Freight rail strike averted, after frenzied negotiations

“The Senate voted Thursday to avert a freight rail strike just days before crucial drinking water, food and energy shipments were set to be sidelined, after hurried talks in both chambers of Congress and a visit to the Senate from two of President Joe Biden’s Cabinet secretaries — but a bipartisan push to add paid sick leave to the deal fell short.
Ultimately the Senate voted 80-15, with Sen. Rand Paul (R-Ky.) voting present, to pass a bill that would impose the terms of a contract negotiated among freight railroads and most of their unions in September. Four out of the 12 unions involved had been holding out for additional paid sick days, making a strike possible as soon as Dec. 9.”

““What’s frustrating is that the railroads know that their backstop is federal government intervening in a strike,” said Tony Cardwell, president of the Brotherhood of Maintenance of Way Employes Division, one of the four unions that rejected the tentative agreement. “The railroads would have come running to the bargaining table if they knew that we would have been able to go on strike. But they were reliant on the Congress stopping our strike, and therefore they bargained in bad faith.””

What a rail strike could mean for you (and the economy)

“Tens of thousands of freight rail workers are prepared to go on strike on Friday at 12:01 am, which could have wide-ranging effects across the economy. It’s already causing some disruptions for rail passengers, freight companies, and others.

The cause is a dispute between the freight industry and the workers who make it run.

Most of the 12 unions representing the workers have already agreed to a proposal put together by a presidential emergency board established by the White House over the summer to try to help resolve the dispute. The proposal includes a 24 percent increase in wages for workers by 2024, but many workers have complained that it fails to address leave, on-call scheduling, and poor working conditions.

The holdout unions’ position is that pay increases aren’t enough to make up for some real downsides — and dangerous aspects — of the job.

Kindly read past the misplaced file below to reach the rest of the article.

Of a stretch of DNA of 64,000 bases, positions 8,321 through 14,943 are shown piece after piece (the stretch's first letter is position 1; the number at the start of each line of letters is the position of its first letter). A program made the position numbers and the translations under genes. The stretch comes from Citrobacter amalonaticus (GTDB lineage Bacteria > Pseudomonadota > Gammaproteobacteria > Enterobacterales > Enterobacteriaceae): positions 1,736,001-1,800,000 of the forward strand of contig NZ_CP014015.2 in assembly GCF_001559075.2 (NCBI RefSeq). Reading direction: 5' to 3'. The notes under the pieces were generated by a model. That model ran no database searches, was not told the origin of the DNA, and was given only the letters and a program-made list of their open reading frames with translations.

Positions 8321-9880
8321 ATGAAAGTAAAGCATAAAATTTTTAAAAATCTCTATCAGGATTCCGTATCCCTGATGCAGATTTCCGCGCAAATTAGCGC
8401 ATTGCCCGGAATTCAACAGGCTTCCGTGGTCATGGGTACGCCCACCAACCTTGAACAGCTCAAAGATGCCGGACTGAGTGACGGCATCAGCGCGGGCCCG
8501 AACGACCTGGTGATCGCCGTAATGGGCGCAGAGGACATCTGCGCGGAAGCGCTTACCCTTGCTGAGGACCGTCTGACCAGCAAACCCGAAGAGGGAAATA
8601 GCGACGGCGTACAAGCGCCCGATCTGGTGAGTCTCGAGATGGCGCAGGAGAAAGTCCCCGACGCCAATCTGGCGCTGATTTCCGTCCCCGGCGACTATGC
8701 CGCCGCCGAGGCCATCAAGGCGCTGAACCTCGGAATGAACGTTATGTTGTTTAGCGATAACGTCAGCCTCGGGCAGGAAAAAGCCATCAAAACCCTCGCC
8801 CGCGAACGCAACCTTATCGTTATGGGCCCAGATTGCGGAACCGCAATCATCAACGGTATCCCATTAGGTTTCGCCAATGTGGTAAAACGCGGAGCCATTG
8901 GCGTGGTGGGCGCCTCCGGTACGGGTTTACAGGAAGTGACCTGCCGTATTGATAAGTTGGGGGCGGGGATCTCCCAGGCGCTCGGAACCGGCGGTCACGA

The two most powerful unions involved in the negotiations, which represent engineers and conductors, are continuing to resist the proposal, putting both sides in a deadlock. If workers do go on the strike they appear to be hurtling toward, it would be the first such strike in 30 years.”

“If a freight strike were to occur — and especially if it’s long-lasting — it could have disastrous effects across an already fragile economy still reeling from supply chain disruptions and inflation.

“Rail moves a lot of the foundational, basic goods that we don’t think about day-to-day,” said Rachel Premack, editorial director at FreightWaves, which covers supply chains. “They’ll move sand and gravel that would then be crushed into concrete for roads or for laying home foundations. Railroads move the chemicals used to purify water or to compromise fertilizer for crops, soybeans that could become food for humans or [animals] that are then food for humans. It’s a lot of early-chain-type goods.”

Many passenger trains also run on freight rails, and their service could be suspended. Amtrak has already warned of potential disruptions and canceled cross-country trains in anticipation of a strike, though so far its Northeast service will not be affected.”

“Replacing freight with other forms of transportation is not easy if workers do walk out. Mike Steenhoek, executive director of the Soy Transportation Coalition, told Vox in an interview that one train has the freight capacity of 400 semi-trucks. “I don’t know of a shipper who just has 400 semis sitting in a garage ready to be accessed,” he said. He noted that for agriculture, the timing couldn’t be worse because of harvest season, adding more urgency for a deal.”

“Under the Railway Labor Act, Congress has the ability to block or end a rail strike. Since 1963, it has passed legislation more than 10 times to intervene in rail disputes.